Situational context
Fig 2. Situational context of Healthy Eating scenario in ScenEdit
Figure 3 shows the form used to define the interactional situation: “Collect data of the food diary meal”, in which actors, tools, resources and locations are specified using icons that can be easily added by the designer in the form by browsing his “preferred reference situational contexts”.
Fig 3. Collect data activity using ScenEdit tool

[1] ScenEdit: http://scenedit.imag.fr/


[Anastopoulou & al., 2012] Anastopoulou, S.; Sharples, M.; Ainsworth, S.; Crook, C.; O'Malley, C. & Wright, M. (2012), 'Creating Personal Meaning through Technology-Supported Science Inquiry Learning across Formal and Informal Settings', International Journal of Science Education 34 (2) , 251-273

[Botturi & Stubbs S, 2008] Botturi, L., Stubbs S.: ‘Handbook of Visual Languages in Instructional Design: Theories and Pratices’. Hershey, PA: Informing Science Reference., USA, (2008)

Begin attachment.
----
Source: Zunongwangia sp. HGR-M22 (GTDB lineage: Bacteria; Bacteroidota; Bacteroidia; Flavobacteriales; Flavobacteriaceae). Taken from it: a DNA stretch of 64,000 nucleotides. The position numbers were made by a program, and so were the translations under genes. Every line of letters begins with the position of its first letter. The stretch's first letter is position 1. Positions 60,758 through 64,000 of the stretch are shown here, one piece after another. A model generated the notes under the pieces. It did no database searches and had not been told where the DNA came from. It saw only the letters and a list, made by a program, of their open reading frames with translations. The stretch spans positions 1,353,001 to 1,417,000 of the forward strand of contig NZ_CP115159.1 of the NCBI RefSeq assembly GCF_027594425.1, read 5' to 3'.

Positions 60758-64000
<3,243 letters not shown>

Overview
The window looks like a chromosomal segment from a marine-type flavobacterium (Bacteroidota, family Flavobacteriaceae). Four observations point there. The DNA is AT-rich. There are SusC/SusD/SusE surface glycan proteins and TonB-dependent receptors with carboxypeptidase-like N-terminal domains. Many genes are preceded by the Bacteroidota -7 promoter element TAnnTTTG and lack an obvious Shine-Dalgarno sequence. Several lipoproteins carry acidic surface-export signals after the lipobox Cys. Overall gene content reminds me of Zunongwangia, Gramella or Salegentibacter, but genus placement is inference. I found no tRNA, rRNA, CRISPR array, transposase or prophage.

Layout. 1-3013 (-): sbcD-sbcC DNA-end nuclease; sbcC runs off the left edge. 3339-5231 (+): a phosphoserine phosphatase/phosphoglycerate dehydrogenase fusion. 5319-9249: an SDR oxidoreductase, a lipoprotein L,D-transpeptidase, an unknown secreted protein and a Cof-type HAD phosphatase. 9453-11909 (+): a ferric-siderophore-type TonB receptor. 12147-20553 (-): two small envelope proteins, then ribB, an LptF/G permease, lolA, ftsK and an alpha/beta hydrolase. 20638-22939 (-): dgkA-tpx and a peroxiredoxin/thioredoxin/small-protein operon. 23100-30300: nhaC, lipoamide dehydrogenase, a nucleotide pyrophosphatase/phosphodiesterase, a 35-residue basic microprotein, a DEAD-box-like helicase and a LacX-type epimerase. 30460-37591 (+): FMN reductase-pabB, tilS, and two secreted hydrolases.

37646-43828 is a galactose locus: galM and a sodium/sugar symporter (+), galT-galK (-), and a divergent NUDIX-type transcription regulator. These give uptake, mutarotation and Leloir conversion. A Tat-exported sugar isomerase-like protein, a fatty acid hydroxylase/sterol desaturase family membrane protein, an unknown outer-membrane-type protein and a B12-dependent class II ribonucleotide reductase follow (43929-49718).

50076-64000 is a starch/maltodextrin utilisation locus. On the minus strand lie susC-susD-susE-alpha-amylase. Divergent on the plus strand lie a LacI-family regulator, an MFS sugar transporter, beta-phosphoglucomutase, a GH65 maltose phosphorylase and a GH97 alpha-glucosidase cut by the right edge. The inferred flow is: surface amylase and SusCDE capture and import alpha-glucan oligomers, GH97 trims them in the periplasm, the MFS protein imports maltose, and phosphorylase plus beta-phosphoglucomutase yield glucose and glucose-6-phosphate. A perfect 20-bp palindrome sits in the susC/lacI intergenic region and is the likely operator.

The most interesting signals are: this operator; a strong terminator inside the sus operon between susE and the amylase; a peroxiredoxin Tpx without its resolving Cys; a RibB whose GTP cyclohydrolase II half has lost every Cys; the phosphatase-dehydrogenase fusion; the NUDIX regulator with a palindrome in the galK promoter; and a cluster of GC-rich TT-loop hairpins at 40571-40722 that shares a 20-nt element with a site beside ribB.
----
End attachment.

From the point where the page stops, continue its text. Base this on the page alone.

[Emin & al., 2009] Emin V., Pernin J.-P., Guéraud V., Model and tool to clarify intentions and strategies in learning scenarios design, EC-TEL 2009 Proceedings, 15p, (2009)

[Emin & al., 2010] Emin V., Pernin J.-P. and Aguirre J.-L.(2010) ScenEdit: An Intention-Oriented Authoring Environnment to Design Learning Scenarios. In Wolpers M., Kirschner P., Scheffel M., Lindstaedt S., and Dimitrova V., (Eds) Sustaining TEL: From Innovation to Learning and Practice, vol. 6383 of Lecture Notes in Computer Science, pp. 626-631. Springer Berlin / Heidelberg, 2010.

[Pérez-Sanagustín & al., 2012] Pérez-Sanagustín, M..; Emin, V. & Hernández-Leo, D. (2012), Considering the space in the design of learning activities: the ISIS and 4SPPIces models applied to science inquiries, in 'ICALT 2012' proceedings, to be published.

Yishay Mor,
Mar 23, 2012, 4:40 AM